Ann Arbor businesses already preparing for 2013 NHL Winter Classic
Photo by Falling Heavens | Wikimedia Commons
The 2013 NHL Winter Classic at Michigan Stadium may be six months away, but preparations are already getting under way by Ann Arbor businesses.
The New Year’s Day outdoor hockey game between the Detroit Red Wings and Toronto Maple Leafs is expected to attract the largest crowd ever to watch a hockey game, and the NHL has said it wants to break the stadium’s record attendance of 114,804.
Local retailers, restaurants and hotels are adjusting holiday plans in order to capitalize on the event.
AnnArbor.com file photo
In an email from Main Street Area Association Executive Director Maura Thomson, local businesses are being urged to “start thinking about New Year’s Day and plan accordingly.”
"We just want this to be a great experience for all the visitors," Thomson said.
Recent Winter Classic host cities Boston, Pittsburgh and Philadelphia reported spinoff revenue of between $22 to $36 million, according to the Philadelphia Convention and Visitors Bureau.
For some, the planning began in February when the University of Michigan first agreed to lease the stadium for the annual event. For the first time in the restaurant's 17-year history, Arbor Brewing Company will be open on New Year’s Day.
“We’re excited to just to be open on that day and for the opportunity,” said Casey Hyde, general manager of the brew pub on East Washington Street in downtown Ann Arbor.
Hyde said the difficult part of restricting staff vacation on one of the rare days that Arbor Brewing is normally closed is offset by the excitement of the expected business. Hyde said the company is considering brewing a special beer for the event and the Canadian visitors it is bound to attract.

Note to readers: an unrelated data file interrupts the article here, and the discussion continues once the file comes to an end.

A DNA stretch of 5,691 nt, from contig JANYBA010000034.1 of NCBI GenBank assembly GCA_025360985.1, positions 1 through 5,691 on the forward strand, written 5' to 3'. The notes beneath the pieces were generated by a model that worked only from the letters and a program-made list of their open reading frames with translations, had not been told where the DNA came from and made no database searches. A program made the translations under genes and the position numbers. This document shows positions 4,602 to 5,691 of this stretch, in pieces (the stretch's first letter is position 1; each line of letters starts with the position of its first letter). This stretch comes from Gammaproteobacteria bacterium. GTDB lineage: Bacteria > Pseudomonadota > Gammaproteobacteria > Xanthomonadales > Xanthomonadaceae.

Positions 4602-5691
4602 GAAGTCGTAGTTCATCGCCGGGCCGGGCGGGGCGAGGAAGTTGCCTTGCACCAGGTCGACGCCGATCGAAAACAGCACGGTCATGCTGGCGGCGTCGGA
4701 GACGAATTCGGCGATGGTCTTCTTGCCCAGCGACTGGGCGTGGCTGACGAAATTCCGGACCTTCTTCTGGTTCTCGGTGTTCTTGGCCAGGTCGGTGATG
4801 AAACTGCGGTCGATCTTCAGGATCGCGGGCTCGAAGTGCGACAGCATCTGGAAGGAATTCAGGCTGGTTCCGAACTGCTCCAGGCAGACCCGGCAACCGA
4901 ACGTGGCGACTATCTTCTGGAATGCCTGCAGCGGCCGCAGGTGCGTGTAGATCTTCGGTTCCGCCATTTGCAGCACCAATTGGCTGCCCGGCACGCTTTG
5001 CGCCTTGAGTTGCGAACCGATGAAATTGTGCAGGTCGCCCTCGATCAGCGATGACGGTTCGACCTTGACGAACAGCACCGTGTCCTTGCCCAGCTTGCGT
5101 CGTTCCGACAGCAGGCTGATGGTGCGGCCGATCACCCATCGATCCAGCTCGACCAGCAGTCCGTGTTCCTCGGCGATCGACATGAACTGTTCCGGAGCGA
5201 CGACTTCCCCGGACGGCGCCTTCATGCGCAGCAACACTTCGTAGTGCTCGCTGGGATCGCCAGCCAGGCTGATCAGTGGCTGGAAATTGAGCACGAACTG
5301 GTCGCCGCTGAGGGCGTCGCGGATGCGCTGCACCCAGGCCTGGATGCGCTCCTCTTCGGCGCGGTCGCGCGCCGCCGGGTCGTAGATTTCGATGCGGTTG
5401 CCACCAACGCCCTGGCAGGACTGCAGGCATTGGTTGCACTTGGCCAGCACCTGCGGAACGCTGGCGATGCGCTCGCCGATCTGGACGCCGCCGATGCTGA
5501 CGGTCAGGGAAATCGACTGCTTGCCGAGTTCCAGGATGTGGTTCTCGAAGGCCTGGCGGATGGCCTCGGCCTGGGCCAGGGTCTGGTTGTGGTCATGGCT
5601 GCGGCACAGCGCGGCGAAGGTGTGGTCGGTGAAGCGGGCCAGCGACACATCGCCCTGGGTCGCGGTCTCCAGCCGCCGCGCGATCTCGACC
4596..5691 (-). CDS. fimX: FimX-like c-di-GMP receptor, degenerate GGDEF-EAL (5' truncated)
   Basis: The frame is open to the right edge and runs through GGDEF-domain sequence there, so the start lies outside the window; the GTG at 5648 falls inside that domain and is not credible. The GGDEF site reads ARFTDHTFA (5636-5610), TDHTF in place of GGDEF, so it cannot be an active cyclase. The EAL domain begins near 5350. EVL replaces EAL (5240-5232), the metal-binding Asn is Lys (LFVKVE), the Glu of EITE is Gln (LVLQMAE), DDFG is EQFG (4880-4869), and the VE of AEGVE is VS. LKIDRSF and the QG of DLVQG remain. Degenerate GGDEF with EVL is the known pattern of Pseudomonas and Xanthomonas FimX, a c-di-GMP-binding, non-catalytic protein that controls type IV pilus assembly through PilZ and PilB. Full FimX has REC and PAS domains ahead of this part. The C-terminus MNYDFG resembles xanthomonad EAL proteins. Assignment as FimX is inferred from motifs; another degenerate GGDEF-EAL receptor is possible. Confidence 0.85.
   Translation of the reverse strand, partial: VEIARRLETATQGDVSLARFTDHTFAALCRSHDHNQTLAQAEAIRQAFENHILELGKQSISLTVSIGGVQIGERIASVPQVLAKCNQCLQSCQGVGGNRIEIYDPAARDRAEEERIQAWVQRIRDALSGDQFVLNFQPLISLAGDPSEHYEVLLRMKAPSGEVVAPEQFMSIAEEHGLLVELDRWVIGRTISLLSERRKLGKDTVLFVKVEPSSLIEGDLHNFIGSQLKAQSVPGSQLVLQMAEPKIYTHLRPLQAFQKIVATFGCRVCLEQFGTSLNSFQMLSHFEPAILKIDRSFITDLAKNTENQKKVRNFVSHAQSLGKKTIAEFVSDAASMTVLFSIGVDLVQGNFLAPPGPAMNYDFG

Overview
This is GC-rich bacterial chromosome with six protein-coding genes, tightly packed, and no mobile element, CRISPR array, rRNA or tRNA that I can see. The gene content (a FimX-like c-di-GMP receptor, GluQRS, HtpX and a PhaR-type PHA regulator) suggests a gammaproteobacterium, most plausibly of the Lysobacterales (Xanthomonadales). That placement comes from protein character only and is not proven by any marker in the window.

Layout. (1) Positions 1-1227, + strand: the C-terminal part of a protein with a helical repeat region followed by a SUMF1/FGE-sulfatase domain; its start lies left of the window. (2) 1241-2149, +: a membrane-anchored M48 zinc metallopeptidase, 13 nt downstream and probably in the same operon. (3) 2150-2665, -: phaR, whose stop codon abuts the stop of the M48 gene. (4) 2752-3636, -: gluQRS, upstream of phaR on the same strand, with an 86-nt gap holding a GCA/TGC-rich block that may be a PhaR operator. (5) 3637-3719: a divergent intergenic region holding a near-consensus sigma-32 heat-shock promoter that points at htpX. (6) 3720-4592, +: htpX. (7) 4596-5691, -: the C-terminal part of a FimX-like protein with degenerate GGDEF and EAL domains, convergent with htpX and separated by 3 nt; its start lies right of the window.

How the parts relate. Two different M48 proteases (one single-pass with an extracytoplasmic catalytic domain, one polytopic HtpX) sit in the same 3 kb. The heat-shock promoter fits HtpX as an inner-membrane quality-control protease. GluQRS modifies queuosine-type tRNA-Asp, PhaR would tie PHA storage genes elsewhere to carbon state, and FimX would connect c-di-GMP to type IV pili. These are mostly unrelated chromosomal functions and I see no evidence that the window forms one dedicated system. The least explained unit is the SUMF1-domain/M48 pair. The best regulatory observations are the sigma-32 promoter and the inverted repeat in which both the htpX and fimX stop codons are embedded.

“Our kitchen loves to come up with new stuff, so we’re excited,” she said.
“Personally, I would rather be closed and be able to go away with my family and have a break,” said Elmo Morales, owner of Elmo’s Main Street T-Shirts. “But we’ll be ready to capture that business.” Though Michigan Stadium will hold 40,000 more fans than any previous Winter Classic venue, some typical revenue-driving events won't be held in Ann Arbor. The annual alumni game and minor and college hockey games -- like the Great Lakes Invitational -- will be played in Detroit, as opposed to centralized around the game’s venue like in the previous five years of the event.
The split venue presents a unique challenge for Ann Arbor’s businesses, which is why the MSAA has formed a committee to explore planning local events.
“We’re going to consult other cities but (because of the split venue) it’s a different animal.” Thomson said.
Regardless, Michigan Athletic Director Dave Brandon has stated that he expects the spinoff revenue for the game to be greater than the $14 million generated at home football games.
Hotels are treating the game -- which will be played on a Tuesday -- like they would treat a Michigan football weekend against a marquee opponent like Ohio State or Notre Dame.
Holiday Inn, 3600 Plymouth Road, will require a minimum two-day stay, which is not typical around the New Year’s holiday. It will increase rates as well.
“Rates will be elevated for supply and demand and that will be typical across the board,” said Holiday Inn general manager Joseph Sefcovic, who is also president of the Washtenaw County Hotel/Motel Association. “People are just applying the football game logic.”
Unlike football Saturdays, though, there won’t be a built-in student population or as large of a local contingent of fans. A different approach to parking will be necessary because of this, which is why a separate committee was formed by the MSAA solely to address transportation.
“This is in the infancy of the infancy stages,” Thomson said. “But we’re getting out ahead of this.”